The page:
Jun 14, 2019

The U.S. has the worst patients in the world

It's easy to criticize the U.S. health care system for high spending and poor outcomes, but American patients may also be the problem, the Atlantic's David Freedman writes.

What's happening: One study found that 74% of the variation in life expectancy within the U.S. was attributable to lifestyle factors like smoking and inactivity — behaviors decided by patients, not doctors. And American patients don't like to be told they can't have expensive care, using more speciality care and emergency care than other countries.

  • A survey of 1,000 patients recently found that only 31% view cost as very important when making a health care decision.
  • Other countries often exclude expensive, unproven treatments from health coverage, but "when American insurance companies try this approach, they invariably run into a buzz saw of public outrage," Freedman writes.

The bottom line: Americans are often over-treated, but doctors say that's because patients demand it — and that they fear malpractice lawsuits.

  • And then there are patients who disregard what their doctors say — like failing to take their prescribed medication.

Go deeper: Drug pricing's "double whammy" for patients with chronic illnesses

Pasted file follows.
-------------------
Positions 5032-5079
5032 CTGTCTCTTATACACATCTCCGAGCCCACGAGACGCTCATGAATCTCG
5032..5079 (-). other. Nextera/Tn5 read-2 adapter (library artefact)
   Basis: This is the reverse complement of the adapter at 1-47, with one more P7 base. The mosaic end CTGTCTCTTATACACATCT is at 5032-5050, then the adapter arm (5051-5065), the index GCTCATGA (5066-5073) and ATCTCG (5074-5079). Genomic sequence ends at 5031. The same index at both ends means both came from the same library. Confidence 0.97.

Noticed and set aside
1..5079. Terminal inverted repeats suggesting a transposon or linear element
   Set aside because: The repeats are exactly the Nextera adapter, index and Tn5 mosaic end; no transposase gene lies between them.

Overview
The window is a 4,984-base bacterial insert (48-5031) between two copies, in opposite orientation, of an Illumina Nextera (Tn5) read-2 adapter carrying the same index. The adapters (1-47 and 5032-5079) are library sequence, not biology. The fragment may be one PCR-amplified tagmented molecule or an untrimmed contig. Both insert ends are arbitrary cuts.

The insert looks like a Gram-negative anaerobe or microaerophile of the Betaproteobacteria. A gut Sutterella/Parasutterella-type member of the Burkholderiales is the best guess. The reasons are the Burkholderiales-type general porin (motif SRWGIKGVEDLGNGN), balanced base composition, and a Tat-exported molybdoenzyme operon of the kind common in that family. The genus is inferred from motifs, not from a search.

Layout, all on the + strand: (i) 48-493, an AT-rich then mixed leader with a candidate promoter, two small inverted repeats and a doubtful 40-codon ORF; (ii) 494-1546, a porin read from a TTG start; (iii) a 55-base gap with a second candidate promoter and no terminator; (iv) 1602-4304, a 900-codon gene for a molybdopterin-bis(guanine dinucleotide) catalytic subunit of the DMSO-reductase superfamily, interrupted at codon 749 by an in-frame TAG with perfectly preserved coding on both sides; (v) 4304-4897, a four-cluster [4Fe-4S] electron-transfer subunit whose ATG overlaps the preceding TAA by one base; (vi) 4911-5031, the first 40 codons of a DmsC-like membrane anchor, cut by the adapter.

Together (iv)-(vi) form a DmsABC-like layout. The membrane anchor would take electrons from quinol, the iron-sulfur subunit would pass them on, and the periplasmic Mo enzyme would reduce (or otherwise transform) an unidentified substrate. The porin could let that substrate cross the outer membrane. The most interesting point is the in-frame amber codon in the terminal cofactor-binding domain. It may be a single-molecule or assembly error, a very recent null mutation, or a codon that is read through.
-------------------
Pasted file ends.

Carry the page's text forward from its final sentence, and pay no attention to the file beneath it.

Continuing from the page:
Go deeper

Sanders to Putin: You won't interfere in any more elections if I'm president

Photo: Scott Olson/Getty Images.

Sen. Bernie Sanders sent a message to Russian President Vladimir Putin on the debate stage Tuesday, stating, "If I'm president of the United States, trust me, you're not going to interfere in any more American elections."

The big picture: It was unveiled last week that Russia has been interfering to boost Sanders' campaigns in an apparent attempt to strengthen President Trump's bid for reelection. Former New York Mayor Michael Bloomberg said that "Vladimir Putin thinks that Donald Trump should be president of the United States, and that's why Russia is helping [Sanders] get elected.

Debate night: Candidates' last face-off before Super Tuesday

Sanders, Biden, Klobuchar and Steyer in South Carolina on Feb. 25. Photo: Jim Watson/AFP via Getty Images

Sen. Bernie Sanders wants to keep his momentum after winning New Hampshire and Nevada, while former Vice President Joe Biden hopes to keep his own campaign alive. The other five candidates are just trying to hang on.

What's happening: Seven contenders for the Democratic presidential nomination are in Charleston, South Carolina, for the tenth debate, just days before the South Carolina primary and a week before Super Tuesday. They're talking about health care, Russian interference in the election, the economy and race.

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